Lessons Learned on the Audit Trail. A Review
Norman Marks, CRMA, CPA, is an evangelist for better run business, focusing on corporate governance, risk management, internal audit, enterprise performance, and the value of information. The views expressed in this blog are his personal views and may not represent those of The IIA.
Richard Chambers, President and CEO of The IIA and a gentleman I consider a friend, has written an interesting book that describes “life-based lessons on strategies for success for internal auditors and CAEs”.
Well, I think this is a good read and recommend it to every striving internal auditor.
There’s a lot of good stuff here, in addition to which you can learn something about Richard’s background and how he was able to reach a pinnacle of our profession.
- The focus on risk. These days, every internal auditor should start with the risks that matter to the organization and then assess how well the organization’s processes and controls manage them. The old way of starting with a significant part of the business, assessing its controls, and then seeing whether any deficiencies matter to the business should be considered not just old but obsolete. But that’s me talking and while Richard will lead you there, he is far more diplomatic in his choice of words.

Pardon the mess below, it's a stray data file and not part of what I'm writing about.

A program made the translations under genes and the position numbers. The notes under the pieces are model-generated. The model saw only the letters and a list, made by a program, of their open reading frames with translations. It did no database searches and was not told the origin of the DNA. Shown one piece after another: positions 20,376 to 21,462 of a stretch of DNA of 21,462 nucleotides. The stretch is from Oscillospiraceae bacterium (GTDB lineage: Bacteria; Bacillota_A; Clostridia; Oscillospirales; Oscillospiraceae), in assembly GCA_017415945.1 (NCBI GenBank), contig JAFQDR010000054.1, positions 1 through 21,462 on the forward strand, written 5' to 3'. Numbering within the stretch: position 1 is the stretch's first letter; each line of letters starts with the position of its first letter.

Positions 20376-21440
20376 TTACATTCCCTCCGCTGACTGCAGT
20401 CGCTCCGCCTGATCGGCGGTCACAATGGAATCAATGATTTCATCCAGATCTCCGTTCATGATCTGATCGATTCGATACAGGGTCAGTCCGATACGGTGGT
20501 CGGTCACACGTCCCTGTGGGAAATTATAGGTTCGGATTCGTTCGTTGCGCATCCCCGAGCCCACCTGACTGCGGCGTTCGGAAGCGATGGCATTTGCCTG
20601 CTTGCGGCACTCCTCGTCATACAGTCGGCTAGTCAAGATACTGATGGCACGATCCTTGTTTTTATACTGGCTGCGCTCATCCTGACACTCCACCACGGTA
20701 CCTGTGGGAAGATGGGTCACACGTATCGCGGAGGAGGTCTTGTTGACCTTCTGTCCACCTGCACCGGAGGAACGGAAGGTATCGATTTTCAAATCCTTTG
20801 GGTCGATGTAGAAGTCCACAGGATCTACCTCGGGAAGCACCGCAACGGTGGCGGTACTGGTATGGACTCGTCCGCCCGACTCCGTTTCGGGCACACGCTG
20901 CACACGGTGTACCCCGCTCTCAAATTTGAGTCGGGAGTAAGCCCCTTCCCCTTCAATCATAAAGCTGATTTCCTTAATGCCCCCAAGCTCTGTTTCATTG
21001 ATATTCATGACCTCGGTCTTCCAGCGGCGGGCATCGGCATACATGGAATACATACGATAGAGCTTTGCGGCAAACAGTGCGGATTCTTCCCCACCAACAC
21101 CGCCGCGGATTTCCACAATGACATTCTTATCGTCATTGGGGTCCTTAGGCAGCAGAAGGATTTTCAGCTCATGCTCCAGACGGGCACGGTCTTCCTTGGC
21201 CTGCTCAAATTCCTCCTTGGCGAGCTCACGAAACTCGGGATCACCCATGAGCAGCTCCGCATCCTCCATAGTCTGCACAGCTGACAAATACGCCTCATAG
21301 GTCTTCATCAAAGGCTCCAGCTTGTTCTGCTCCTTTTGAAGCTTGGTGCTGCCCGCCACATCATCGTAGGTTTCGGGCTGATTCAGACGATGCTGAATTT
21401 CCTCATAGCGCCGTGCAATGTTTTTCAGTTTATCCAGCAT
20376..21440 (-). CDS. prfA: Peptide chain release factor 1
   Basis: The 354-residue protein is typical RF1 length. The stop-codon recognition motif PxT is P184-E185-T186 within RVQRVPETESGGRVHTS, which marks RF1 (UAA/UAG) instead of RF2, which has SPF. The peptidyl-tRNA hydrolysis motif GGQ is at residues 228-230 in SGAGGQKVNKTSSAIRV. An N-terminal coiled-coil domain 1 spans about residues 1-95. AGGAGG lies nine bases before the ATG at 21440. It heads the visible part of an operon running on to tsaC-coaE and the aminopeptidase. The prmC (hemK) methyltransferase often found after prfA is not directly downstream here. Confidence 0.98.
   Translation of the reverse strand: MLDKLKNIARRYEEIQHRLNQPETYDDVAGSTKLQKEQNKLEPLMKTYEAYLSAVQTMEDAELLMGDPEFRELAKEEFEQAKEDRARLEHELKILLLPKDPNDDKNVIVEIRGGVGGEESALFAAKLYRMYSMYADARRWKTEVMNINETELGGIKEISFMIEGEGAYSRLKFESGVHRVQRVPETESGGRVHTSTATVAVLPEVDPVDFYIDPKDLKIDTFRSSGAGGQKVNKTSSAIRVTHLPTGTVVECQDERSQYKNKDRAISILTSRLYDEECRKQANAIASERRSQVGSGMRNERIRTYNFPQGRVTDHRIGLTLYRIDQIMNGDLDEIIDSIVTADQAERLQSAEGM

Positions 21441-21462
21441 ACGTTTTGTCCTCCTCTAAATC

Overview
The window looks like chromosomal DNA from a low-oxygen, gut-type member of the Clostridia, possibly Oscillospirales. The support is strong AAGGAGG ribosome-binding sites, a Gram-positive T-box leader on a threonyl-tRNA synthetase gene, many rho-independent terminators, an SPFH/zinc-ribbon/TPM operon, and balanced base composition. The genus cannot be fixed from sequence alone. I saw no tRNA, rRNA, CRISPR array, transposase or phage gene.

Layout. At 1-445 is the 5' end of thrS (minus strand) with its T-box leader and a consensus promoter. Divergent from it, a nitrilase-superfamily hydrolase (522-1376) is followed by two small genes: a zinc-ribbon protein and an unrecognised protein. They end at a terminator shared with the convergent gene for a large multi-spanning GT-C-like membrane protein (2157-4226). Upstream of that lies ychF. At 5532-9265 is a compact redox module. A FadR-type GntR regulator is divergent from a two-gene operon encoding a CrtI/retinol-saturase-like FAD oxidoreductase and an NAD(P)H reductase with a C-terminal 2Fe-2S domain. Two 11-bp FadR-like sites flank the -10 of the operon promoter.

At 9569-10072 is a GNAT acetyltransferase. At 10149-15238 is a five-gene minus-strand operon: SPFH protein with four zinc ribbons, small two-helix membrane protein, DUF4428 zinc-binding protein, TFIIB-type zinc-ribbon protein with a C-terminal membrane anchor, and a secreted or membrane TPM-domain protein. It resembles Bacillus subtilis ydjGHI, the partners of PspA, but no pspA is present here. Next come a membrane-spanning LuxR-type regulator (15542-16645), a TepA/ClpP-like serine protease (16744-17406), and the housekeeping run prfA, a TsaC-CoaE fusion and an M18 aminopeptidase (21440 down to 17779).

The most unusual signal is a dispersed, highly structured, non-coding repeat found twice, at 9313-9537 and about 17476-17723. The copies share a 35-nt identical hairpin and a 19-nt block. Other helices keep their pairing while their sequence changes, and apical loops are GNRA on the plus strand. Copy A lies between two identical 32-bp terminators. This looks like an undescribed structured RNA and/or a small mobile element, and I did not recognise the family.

- The emphasis on relationships. This is perhaps the most interesting and useful aspect of the book. If you are to be successful both in your current position, influencing others and effecting change, and in your longer term career, you need to establish and nurture your network. Richard achieved success, promotion, and recognition because he managed those relationships well.
- The discussion of how we need to move from hindsight to insight and foresight. If we are to be seen as valued advisors that make a contribution to the success of the organization, and if we are to merit and attain a seat at the (grown-up) table, we need to provide assurance and advice that helps the organization succeed. That means it must be relevant to the issues on the agendas of the board and executive management, issues relevant to the organization’s path forward and not what they are leaving behind.
One point of criticism doesn’t affect my recommendation to buy this book. What it does is lead me to suggest that you read it as professional auditors, asking yourself whether you agree with each of his points and why. A critical read will help ensure that his valuable messages are deeply and truly understood and absorbed.
Have you read the book? Do you have anything to share?
Posted on Apr 18, 2014 by Norman Marks
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